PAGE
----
Author, Skeptic Opens Dialogue With Christians

April 15, 2013
Author Guy P. Harrison

Author Guy P. Harrison

Guy P. Harrison Seeks Mutual Understanding and Honest Conversation With His New Book

I’m pleased to welcome author Guy P. Harrison back to the podcast to talk about his new book, 50 Simple Questions for Every Christian. I spoke to him a year ago about his previous book, 50 Popular Beliefs That People Think are True. Harrison’s writing focuses primarily on science and skepticism. He’s held numerous positions in the news industry, including editorial writer, world news editor, sports editor, photographer, page designer, and columnist. His new book is not intended to be argumentative or disrespectful, but to promote dialogue and understanding. Harrison asks questions such as, “What is the born-again experience?” “Why would God want to sacrifice his only son for the world?” “Do miracles really happen?” “How reliable is the Bible?” “What is the rapture?” and, “Why isn’t everyone a Christian?” Harrison follows each question with thoughtful analysis. Throughout the book Harrison takes care never to condescend or treat the reader poorly.

MP3 File
(55 minutes, 50 seconds, 26.33 MB)

Listen to my audio commentary titled, Islamohysteria: The Misguided Attacks on Sam Harris, at the end of this podcast starting at the 41:22 mark.

Click here to read On Islamophobia and Libels, by Sam Harris, and here to read Greenwald and Hussain on Sam Harris and Racism, by Robby Bensinger

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4 Responses to Author, Skeptic Opens Dialogue With Christians

  1. ullrich fischer
    April 15, 2013 at 2:46 pm

    Thank you, Alan, for another great podcast. Your deconstruction of the ignorant and deceptive attacks on the straw man Sam Harris being promoted by far too many in the atheist/skeptic movement was very welcome. I’ve read Sam’s articles and books and have always been impressed by the extremely high information density of his comments and the fact that his arguments are nevertheless very clear and convincing. I have been disheartened to find many maligning Sam as one of the “worst atheists” by people who seem to be unable to read full English sentences anymore, even those as clear and concise as those found in Sam Harris’ works. Maybe someone needs to re-publish Sam’s books in txtspk form with no paragraphs more than 140 characters long and with most vowels expunged from the test. Vowels and long sentences seem to befuddle people who spend most of their lives typing trivia on tiny screened devices using only their thumbs.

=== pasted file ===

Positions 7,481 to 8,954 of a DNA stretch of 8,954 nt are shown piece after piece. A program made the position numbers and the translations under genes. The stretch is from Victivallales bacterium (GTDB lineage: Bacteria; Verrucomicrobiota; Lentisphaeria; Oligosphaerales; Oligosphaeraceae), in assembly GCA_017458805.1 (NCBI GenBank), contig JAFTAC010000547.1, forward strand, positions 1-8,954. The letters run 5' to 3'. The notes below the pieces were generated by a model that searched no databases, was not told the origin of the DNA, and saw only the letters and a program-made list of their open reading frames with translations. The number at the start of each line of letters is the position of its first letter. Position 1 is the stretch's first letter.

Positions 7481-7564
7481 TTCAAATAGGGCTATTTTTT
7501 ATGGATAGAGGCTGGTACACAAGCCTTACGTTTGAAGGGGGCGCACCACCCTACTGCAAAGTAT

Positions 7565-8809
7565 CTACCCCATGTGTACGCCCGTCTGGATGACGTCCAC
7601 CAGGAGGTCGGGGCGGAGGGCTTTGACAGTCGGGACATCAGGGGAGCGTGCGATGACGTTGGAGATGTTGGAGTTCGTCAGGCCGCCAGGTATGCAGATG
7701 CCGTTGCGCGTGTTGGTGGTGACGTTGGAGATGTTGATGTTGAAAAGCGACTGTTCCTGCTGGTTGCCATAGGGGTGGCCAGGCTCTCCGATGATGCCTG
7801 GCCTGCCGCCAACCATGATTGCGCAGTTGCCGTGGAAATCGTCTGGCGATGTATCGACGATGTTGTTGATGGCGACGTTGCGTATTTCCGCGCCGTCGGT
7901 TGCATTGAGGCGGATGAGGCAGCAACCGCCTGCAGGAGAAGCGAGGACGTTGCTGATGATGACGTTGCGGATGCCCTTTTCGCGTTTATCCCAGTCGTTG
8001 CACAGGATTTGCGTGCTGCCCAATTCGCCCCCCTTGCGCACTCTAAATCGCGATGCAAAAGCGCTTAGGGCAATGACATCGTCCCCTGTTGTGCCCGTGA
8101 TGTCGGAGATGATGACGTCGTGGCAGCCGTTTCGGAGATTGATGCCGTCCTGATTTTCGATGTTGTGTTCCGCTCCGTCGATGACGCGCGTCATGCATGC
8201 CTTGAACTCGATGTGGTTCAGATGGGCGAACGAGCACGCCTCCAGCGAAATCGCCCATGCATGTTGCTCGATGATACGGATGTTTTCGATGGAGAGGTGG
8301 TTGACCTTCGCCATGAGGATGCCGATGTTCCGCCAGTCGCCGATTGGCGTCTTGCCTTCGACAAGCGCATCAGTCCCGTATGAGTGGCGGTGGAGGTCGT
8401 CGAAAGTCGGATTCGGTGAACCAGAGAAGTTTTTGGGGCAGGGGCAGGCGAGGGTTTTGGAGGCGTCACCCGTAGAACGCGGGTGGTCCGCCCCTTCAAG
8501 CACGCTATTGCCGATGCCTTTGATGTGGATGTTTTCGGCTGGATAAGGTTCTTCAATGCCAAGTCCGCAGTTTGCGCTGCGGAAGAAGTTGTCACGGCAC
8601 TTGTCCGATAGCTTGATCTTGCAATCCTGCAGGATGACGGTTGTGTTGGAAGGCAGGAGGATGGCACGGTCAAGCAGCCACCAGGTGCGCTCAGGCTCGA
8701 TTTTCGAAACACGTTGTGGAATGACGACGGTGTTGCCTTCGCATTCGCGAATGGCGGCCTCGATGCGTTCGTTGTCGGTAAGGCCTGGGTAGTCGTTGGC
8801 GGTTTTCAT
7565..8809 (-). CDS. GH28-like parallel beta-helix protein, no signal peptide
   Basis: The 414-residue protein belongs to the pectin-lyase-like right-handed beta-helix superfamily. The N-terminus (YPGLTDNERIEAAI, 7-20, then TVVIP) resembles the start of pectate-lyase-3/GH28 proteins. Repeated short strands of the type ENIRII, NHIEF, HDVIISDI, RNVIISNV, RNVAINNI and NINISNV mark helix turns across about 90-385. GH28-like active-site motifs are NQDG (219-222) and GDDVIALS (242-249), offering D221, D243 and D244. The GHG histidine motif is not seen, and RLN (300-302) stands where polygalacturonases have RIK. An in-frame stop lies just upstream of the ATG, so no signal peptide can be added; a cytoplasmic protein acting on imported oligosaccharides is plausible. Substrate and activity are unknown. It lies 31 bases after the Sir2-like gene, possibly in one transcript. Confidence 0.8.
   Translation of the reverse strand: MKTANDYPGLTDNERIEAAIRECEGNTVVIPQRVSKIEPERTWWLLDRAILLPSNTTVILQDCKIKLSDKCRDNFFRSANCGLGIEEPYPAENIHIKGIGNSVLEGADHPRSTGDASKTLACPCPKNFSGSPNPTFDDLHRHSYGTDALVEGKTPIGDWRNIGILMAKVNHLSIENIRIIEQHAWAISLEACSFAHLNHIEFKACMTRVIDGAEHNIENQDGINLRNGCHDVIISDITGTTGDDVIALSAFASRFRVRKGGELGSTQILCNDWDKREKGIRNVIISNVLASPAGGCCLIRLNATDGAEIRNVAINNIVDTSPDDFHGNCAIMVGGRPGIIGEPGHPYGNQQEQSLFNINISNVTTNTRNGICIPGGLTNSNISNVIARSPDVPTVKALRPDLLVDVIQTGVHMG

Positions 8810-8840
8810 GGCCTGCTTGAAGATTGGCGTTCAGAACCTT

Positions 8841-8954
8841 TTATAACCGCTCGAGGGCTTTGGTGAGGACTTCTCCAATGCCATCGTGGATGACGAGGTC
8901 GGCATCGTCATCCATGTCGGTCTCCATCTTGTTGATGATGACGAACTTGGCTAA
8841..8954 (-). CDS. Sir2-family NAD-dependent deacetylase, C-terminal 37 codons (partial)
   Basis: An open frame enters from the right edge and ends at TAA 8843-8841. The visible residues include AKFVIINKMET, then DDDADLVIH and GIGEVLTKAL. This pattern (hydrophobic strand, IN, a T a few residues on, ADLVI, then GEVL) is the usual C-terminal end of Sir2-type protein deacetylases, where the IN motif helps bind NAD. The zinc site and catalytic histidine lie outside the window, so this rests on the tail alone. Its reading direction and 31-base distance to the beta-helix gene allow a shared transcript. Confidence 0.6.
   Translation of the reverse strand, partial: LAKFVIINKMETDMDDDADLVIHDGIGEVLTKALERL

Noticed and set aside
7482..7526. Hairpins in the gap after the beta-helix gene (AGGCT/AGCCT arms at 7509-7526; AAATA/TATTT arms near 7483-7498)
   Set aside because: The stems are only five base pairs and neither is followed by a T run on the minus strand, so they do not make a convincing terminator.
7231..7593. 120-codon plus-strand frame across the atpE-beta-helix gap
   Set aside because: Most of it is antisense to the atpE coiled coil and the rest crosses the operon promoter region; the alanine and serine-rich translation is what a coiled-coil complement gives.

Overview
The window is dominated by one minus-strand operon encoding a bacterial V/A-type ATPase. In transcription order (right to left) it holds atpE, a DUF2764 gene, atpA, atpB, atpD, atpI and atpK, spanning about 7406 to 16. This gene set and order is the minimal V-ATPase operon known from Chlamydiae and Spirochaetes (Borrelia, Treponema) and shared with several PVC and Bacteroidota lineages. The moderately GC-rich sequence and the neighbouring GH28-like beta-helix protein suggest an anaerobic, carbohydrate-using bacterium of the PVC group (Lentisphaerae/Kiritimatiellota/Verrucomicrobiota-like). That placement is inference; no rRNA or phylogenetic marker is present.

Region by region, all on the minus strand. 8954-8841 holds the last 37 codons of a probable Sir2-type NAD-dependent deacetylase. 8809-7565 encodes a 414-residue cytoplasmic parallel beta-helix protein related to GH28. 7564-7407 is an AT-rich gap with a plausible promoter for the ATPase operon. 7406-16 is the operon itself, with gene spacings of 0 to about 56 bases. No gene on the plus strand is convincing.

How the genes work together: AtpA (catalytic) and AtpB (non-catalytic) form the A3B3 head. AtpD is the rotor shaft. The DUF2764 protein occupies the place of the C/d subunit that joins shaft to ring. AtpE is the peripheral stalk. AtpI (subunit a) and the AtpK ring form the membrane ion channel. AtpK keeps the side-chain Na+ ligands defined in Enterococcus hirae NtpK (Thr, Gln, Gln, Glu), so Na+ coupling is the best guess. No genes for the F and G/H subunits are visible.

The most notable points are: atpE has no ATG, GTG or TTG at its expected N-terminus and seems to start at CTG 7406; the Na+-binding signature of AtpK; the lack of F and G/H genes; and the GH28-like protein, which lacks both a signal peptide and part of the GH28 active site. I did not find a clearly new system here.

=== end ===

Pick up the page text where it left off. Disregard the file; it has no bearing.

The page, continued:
• Alan Litchfield
      April 15, 2013 at 4:01 pm

      Thanks for listening, Ullrich!

  2. glen ropella
    April 15, 2013 at 1:31 pm

    A couple of nits first. Please pronounce nuclear correctly. It’s difficult to think when I hear “nukular”. ;-) 2nd your “Greenwald and Hussain …” link seems broken.

    Thanks very much for the interview with Harrison! I may well find his book useful in my interactions with the many Christians around me.

    I very much appreciate your position on mischaracterizing Harris. However, I think you’re doing plain speaking a disservice by calling Greenwald, Hedges, and Hussain names like “dim bulbs”, and other over the top mischaracterizations. You may think two mischaracterizations make a right characterization. But I humbly submit that they don’t.

    Instead, you’re putting your own plain speaking at risk, damaging your own points by making it difficult to tease out the good parts of what you say from the insults.

    My final point is a bit too subtle for this format. But I’ll try anyway. The meta-point being made by Hussain et al (including your guest Harrison) is that being very careful about what you say, how you say it, when you say it, etc. matters. Yes, Harris’ detractors take it too far. But their point is valid. Plain speakers, especially when thinking the “unthinkable” (as Harris so often, perhaps sometimes disengenuously, claims), are accountable for what, how, and when they speak those “unthinkable” thoughts.

    No amount of repetition of the word “unthinkable” or “oh, I don’t mean that”, or “hypothetically”, or “oh I was just joking” really obviate that accountability. And in that sense, there should be someone pressuring Harris to be careful what, how, and when he says what he says.

    Regardless, Harris has handled himself properly. But I think Greenwald has too. I can’t say much about Hussain or Hedges, as, well, I don’t much care what they say.

    Thanks for the podcast!

    • Alan Litchfield
      April 15, 2013 at 4:03 pm

      These are all very good points, Glen – thanks. The broken link is a server issue on the host site. I’ll be practicing the word “nuclear” in front of the mirror this evening!

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